Possible Duplicate:
What does map(&:name) mean in Ruby?

I came across a code snippet which had the following


I do not know the functionality of &: operator. How does that work?

marked as duplicate by tokland, Aliaksei Kliuchnikau, Mark Thomas, Jörg W Mittag, Joe Feb 24 '12 at 21:13

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There isn't a &: operator in Ruby. What you are seeing is the & operator applied to a :symbol.

In a method argument list, the & operator takes its operand, converts it to a Proc object if it isn't already (by calling to_proc on it) and passes it to the method as if a block had been used.

my_proc = Proc.new { puts "foo" }

my_method_call(&my_proc) # is identical to:
my_method_call { puts "foo" }

So the question now becomes "What does Symbol#to_proc do?", and that's easy to see in the Rails documentation:

Turns the symbol into a simple proc, which is especially useful for enumerations. Examples:

# The same as people.collect { |p| p.name }

# The same as people.select { |p| p.manager? }.collect { |p| p.salary }
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    You are implying it, but it would be better to tell it explicitly: this is a modification that Rails does, and it's not built-in in Ruby itself. – kikito Feb 24 '12 at 11:30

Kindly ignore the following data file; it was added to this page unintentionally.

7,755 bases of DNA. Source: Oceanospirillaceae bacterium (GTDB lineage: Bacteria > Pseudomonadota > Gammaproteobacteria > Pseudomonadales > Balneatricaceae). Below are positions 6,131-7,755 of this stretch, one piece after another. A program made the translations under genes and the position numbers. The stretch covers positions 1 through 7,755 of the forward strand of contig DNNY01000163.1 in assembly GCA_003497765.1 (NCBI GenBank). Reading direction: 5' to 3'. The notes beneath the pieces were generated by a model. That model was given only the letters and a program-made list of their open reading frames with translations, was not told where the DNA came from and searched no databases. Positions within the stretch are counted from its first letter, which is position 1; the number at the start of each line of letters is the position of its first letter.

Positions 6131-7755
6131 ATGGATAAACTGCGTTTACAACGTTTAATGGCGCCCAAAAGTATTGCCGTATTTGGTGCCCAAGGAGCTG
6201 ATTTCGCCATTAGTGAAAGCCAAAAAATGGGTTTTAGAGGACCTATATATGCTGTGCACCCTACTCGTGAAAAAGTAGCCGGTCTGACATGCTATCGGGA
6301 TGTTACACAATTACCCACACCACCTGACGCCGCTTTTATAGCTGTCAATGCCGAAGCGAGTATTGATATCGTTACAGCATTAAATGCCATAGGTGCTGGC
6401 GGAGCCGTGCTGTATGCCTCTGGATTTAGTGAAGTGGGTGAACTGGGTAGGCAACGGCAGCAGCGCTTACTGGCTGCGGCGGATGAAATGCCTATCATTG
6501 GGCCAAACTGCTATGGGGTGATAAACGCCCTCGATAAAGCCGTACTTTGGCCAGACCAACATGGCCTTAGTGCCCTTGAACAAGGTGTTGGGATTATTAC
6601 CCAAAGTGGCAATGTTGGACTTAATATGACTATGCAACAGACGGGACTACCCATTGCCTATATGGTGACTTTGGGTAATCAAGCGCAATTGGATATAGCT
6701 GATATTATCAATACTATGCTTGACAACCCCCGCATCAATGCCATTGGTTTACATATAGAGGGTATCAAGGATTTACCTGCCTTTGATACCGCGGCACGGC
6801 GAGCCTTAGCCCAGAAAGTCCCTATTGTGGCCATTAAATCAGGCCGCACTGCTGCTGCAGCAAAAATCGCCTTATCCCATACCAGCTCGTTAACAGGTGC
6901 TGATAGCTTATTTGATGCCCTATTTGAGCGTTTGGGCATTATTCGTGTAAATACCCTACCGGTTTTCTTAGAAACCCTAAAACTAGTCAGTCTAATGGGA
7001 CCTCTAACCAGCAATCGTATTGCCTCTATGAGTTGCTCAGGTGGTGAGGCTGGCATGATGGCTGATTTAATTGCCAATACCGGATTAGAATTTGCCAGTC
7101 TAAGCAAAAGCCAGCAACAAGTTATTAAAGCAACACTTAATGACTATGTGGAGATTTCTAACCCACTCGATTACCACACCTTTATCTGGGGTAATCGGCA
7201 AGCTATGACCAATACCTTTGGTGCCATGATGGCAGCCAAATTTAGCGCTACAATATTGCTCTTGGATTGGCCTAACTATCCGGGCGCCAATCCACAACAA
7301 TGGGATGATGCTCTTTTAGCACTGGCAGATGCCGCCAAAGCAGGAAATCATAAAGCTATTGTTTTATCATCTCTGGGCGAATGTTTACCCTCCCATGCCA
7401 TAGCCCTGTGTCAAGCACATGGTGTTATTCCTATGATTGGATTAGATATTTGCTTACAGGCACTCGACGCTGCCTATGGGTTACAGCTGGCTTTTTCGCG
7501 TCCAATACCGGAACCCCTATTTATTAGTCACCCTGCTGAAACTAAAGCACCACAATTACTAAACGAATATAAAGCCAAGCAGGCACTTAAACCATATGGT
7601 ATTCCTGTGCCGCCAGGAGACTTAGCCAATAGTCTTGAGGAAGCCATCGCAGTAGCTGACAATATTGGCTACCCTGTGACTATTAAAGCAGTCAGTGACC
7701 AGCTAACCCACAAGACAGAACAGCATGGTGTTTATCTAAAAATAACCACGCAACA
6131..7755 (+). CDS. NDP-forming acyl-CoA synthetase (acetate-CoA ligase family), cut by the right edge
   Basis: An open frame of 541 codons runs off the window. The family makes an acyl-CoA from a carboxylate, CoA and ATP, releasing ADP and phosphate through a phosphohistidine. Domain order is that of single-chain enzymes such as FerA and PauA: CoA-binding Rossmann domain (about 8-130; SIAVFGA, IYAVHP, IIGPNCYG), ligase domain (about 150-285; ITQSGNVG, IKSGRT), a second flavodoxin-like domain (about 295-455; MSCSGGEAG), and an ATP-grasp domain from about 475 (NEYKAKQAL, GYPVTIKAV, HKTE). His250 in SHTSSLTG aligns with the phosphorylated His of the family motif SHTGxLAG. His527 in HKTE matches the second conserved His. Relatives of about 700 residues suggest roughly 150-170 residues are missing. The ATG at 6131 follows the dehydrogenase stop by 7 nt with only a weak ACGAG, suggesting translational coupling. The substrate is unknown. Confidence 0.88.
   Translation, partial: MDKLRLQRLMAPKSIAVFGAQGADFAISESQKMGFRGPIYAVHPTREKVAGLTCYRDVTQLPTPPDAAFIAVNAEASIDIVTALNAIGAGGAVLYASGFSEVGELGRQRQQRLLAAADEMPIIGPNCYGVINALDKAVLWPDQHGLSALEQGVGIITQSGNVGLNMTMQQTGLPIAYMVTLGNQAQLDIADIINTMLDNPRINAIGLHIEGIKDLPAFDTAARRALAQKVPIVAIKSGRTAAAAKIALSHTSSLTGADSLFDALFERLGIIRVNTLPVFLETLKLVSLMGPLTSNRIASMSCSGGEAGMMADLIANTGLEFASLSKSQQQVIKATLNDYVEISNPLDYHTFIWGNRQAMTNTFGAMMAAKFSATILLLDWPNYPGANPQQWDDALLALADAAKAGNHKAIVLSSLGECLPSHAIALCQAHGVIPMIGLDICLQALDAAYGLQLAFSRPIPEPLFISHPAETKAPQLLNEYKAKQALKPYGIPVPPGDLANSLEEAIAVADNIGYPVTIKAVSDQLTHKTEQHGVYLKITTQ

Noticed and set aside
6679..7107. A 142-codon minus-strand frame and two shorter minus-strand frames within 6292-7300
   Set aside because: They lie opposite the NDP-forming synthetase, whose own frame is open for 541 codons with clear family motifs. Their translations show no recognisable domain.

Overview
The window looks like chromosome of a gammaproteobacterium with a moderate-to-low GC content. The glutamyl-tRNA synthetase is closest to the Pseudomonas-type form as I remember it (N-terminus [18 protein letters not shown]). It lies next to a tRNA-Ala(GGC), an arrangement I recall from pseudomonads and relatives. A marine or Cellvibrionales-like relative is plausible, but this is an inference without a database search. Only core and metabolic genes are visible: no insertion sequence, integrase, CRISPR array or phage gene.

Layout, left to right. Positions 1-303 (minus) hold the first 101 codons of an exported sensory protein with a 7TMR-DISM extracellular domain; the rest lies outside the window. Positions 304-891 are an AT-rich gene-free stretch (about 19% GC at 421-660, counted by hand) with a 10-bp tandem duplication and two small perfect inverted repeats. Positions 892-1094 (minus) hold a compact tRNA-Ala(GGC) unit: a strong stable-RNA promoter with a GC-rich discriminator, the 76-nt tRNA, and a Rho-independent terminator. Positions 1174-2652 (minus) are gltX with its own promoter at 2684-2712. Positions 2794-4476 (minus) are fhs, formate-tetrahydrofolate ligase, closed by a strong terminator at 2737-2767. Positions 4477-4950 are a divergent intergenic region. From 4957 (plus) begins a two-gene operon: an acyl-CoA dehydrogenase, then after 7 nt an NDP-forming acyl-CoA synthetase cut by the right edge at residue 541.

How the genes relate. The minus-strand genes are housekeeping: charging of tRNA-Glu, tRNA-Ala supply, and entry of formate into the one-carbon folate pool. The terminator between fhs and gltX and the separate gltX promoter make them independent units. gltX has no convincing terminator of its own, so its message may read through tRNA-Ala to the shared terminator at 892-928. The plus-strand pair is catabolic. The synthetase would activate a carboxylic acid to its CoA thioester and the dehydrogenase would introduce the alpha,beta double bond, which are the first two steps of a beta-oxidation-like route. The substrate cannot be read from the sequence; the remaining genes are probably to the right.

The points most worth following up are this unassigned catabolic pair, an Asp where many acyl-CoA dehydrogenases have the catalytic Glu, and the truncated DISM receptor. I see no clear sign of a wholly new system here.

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  • You are right - I've just tried it in plain irb (1.8.7), it's in Ruby itself. This one is not provided by Rails. Thanks for correcting my error! – kikito Feb 24 '12 at 11:45
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    @kikito: actually it was first implemented in Rails, but everyone loved it so it made its way into the core. – tokland Feb 24 '12 at 12:05
  • Please don't answer duplicate questions. Just vote to close. This question was already asked and answered 17(!!!) times, there really is nothing gained by spreading out the knowledge even more. – Jörg W Mittag Feb 24 '12 at 15:30

By prepending & to a symbol you are creating a lambda function that will call method with a name of that symbol on the object you pass into this function. Taking that into account:


is roughly equivalent to:

ar.map { |element| element.reverse }

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